Prof. Jonathan Losos recently gave a talk (summarised in this article by Cameron Hill) and stated that it is arrogant to assume that humanity is the pinnacle of evolution, and somehow inevitable over a long enough evolutionary time scale. Which I completely agree with.
But the assertion that, if the Cretaceous-Paleogene (K-Pg) mass extinction hadn't happened, meaning that non-avian dinosaurs weren't wiped out 65 million years ago, that they would still be ruling today? I'm not so sure.
What if certain groups of mammals had opportunities to out-compete non-avian dinosaurs? (Yes, those opportunities usually come around when mass extinctions occur and niches open up for the taking). However, there is evidence that non-avian dinosaurs were already on the decline before the K-Pg mass extinction event (see here, here, here, and here). Perhaps new niches would have opened up for mammal groups even without an asteroid crashing landing in the Yucatán Peninsula. Or any other group of animals, for that matter. New research proposes that it was the avian dinosaurs (birds) ability to eat seeds that allowed them to survive the K-Pg extinction. If the non-avian dinosaurs were declining anyway, would avian dinosaurs still have taken this seed-y niche?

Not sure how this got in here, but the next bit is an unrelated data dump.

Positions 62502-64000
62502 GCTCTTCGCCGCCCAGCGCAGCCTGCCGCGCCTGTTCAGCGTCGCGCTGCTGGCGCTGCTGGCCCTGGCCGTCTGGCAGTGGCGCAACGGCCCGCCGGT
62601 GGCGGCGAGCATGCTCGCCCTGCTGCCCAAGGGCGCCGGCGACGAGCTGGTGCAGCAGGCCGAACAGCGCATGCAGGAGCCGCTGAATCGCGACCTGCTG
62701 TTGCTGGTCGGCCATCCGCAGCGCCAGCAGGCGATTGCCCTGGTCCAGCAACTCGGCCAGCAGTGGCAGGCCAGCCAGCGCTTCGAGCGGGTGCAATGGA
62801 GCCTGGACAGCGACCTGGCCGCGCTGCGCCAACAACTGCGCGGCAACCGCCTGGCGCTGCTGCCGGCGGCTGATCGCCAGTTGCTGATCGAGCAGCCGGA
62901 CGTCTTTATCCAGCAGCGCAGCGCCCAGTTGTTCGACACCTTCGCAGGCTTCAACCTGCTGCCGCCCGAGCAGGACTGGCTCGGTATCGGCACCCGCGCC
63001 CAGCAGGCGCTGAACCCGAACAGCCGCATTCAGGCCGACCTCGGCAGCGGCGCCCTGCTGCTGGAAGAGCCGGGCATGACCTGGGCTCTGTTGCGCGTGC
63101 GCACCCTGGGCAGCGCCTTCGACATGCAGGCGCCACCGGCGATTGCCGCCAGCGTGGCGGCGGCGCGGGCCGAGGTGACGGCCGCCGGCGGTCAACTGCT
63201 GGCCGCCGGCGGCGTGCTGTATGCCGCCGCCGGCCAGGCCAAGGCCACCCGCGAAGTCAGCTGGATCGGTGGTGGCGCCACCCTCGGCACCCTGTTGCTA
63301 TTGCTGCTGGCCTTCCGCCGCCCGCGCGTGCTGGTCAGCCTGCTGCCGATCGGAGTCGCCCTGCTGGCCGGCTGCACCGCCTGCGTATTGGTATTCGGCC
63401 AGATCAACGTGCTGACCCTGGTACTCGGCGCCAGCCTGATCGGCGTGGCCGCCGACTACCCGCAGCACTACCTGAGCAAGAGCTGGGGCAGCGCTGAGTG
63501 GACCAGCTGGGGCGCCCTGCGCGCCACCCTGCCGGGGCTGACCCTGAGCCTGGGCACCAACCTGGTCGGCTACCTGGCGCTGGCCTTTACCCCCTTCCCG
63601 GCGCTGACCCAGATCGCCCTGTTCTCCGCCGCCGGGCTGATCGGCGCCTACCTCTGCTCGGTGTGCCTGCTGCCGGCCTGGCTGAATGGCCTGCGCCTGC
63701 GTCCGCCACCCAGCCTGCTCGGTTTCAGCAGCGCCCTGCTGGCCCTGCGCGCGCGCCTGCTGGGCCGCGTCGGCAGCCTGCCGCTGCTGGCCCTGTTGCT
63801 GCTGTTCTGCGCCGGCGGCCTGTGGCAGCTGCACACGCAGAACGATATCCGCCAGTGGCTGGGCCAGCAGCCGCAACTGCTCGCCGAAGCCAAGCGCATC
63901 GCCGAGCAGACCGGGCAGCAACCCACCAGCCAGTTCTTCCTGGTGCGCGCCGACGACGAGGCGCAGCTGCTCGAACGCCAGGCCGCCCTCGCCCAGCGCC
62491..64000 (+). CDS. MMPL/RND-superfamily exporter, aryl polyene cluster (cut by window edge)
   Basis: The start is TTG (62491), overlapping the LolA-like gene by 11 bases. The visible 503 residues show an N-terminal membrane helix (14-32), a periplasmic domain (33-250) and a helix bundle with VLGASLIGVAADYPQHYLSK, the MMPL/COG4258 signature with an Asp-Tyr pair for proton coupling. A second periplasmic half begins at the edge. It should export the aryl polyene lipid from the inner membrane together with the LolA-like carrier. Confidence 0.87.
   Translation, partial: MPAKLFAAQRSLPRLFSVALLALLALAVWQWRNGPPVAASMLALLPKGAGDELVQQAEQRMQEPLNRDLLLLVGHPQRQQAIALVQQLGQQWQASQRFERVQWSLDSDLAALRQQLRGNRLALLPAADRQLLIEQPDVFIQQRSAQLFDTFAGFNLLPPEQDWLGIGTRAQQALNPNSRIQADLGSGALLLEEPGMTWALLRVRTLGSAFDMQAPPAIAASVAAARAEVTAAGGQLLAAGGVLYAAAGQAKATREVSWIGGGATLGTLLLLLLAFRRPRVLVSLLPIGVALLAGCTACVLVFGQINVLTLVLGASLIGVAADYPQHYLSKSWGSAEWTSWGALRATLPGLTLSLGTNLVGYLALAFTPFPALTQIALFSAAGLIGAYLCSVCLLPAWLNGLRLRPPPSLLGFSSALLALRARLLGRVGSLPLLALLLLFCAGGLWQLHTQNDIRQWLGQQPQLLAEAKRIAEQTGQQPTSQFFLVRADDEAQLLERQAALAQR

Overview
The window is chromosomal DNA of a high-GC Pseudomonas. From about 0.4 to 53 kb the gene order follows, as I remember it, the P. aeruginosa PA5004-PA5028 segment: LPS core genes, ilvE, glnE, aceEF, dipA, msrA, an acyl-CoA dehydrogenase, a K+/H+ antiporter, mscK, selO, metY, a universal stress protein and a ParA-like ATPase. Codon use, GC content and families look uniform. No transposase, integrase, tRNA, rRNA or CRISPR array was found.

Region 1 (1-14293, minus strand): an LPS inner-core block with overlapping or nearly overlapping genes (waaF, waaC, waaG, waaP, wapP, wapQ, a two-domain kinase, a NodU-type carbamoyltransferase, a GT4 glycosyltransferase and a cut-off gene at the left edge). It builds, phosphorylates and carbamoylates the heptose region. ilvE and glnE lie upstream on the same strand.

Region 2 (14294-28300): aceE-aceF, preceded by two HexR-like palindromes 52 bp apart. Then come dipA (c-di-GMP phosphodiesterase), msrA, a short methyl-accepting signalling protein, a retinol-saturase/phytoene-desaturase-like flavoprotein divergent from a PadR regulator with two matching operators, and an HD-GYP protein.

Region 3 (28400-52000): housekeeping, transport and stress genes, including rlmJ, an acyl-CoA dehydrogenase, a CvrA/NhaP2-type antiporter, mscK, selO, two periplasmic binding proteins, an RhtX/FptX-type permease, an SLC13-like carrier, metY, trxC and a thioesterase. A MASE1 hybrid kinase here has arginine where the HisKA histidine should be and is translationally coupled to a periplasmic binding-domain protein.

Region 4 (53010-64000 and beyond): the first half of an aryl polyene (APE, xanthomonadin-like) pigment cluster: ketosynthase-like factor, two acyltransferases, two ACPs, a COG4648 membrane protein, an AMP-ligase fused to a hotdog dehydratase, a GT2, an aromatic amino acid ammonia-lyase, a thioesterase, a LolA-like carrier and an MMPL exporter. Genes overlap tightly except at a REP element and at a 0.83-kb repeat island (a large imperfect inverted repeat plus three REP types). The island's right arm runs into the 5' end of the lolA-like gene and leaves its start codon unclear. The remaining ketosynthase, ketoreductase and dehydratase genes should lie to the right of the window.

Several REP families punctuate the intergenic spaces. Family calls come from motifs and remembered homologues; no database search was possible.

It comes down to how we identify faunal turnover in the fossil record, and how we understand the causes for changes in the 'dominant' clade. Mass extinctions are commonly invoked to mark the end of one clade's reign and the start of another - from synapsids (often known as 'mammal-like reptiles') dominating the Permian then suffering mass extinction at the Permian-Triassic boundary, after which pseudosuchian diversity increased throughout the Triassic until the Triassic-Jurassic extinction event. Then, dinosauria took over newly created niches and ruled the rest of the Mesozoic until the K-Pg event, where synapsids (in the form of mammals) once again took the reins.
Skeletons of the synapsid ('mammal-like reptile') Dimetrodon. Often incorrectly labelled as a dinosaur by toy manufacturers!
Photograph by Willem van Valkenburg from Delft, Netherlands (IMG_5100.jpg) [CC BY 2.0 (http://creativecommons.org /licenses/by/2.0)], via Wikimedia Commons.
Skeleton of the pseudosuchian (the group to which modern crocodiles belong) Prestosuchus chiniquensis (AMNH 3856).
Photograph by Vince Smith from London, United Kingdom (Prestosuchus chiniquensis Uploaded by FunkMonk) [CC BY-SA 2.0 (http://creativecommons.org/licenses/by-sa/2.0)], via Wikimedia Commons.
One thing is for sure: I one-hundred percent agree with Prof. Losos that humanity, or even bipedalism in any animal, is not inevitable in Earth's evolutionary history.
Image by the Canadian Museum of Nature, Ottowa, Canada.